I was at two funerals yesterday.
It was a long day. The two services were different, and they were the same. Both men will be missed terribly.
I think sometimes it can be confusing to be on the periphery of grief. Mostly if you’re in the center, you know your role. Your role is to grieve, whatever that looks like to you. It is to eat some of the food that people put in front of you, if you can manage to. It is to show up at the funeral home and the church, and to decide which songs will be in the service. After all of that is over, it is learn to go on with a gaping hole in your heart. None of that is easy. But it’s pretty clear.
But what if you are just a friend of the bereaved? What if you are just a coworker? A cousin? There’s the food bit. There’s showing up to the calling hours. After that, it can get a little hazy. What can you do?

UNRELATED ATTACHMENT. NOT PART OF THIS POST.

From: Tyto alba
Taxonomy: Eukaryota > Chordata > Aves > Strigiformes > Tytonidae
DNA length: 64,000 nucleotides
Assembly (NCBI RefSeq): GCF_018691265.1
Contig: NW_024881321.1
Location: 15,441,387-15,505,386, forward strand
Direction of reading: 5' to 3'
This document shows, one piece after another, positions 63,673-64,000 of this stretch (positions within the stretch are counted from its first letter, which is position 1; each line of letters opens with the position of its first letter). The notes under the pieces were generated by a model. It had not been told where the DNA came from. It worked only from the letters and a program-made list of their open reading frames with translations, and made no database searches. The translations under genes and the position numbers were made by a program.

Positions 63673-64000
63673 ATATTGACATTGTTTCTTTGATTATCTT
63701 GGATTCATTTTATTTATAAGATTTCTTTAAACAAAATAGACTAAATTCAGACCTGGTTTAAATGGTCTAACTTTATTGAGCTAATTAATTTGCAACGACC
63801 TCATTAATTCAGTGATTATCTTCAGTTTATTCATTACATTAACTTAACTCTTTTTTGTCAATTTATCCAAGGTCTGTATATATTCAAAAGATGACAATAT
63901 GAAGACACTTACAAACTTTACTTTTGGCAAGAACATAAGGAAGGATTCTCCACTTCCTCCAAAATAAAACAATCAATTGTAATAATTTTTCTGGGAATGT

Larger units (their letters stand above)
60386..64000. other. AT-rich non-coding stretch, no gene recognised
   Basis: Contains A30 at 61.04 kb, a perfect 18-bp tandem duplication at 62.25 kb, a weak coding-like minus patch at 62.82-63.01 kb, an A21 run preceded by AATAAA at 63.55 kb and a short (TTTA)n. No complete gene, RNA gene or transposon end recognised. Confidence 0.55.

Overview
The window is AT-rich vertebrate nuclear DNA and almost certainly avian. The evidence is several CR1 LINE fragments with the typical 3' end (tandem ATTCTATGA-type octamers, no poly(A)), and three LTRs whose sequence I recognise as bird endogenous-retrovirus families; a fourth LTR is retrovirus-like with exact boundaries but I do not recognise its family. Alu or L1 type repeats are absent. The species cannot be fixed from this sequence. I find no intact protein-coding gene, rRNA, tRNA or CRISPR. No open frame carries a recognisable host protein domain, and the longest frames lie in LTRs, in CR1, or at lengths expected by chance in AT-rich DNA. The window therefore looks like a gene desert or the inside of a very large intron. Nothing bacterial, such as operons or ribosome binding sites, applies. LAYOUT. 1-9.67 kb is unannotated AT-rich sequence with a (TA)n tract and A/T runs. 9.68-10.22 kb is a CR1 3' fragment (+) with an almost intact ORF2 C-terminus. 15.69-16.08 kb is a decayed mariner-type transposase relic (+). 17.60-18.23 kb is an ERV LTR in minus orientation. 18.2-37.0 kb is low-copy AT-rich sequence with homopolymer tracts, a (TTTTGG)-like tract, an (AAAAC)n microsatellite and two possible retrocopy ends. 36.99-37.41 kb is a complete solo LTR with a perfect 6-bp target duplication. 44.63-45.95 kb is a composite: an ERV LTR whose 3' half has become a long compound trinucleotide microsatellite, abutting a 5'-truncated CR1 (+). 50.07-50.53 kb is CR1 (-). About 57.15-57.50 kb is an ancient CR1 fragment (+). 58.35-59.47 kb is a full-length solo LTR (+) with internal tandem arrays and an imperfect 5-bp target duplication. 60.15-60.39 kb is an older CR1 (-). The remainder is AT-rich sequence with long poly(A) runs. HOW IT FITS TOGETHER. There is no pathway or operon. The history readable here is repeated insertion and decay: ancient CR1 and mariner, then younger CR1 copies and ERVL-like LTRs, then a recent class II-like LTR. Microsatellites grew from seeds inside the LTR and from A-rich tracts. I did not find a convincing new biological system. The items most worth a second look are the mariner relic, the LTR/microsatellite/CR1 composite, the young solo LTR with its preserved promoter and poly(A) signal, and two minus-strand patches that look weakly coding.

Because we are do-ers, most of us. We want to show up with a gift in our hands; we want evidence that we have done something. It is hard to decide what to do.
This is even harder, I think. Because I think what we need to do for our friends and our neighbors and our cousins that are grieving is to show up.
We want to avoid suffering, all of us. We take medicine to avoid physical pain. For emotional pain, we choose avoidance. It is hard to watch people suffer. It makes us suffer a little ourselves. It’s easier to stay away. To bring a meal and get out of the kitchen and away from the suffocating sadness as quickly as we can.
We need to pause instead. To ask, “How are you right now?” and then — this is the hardest part — to shut up and listen. Maybe for a minute. Maybe for a long time. Whatever they need.
More than anything, we need to stop running away from pain. We need to show up. To mourn with those who mourn.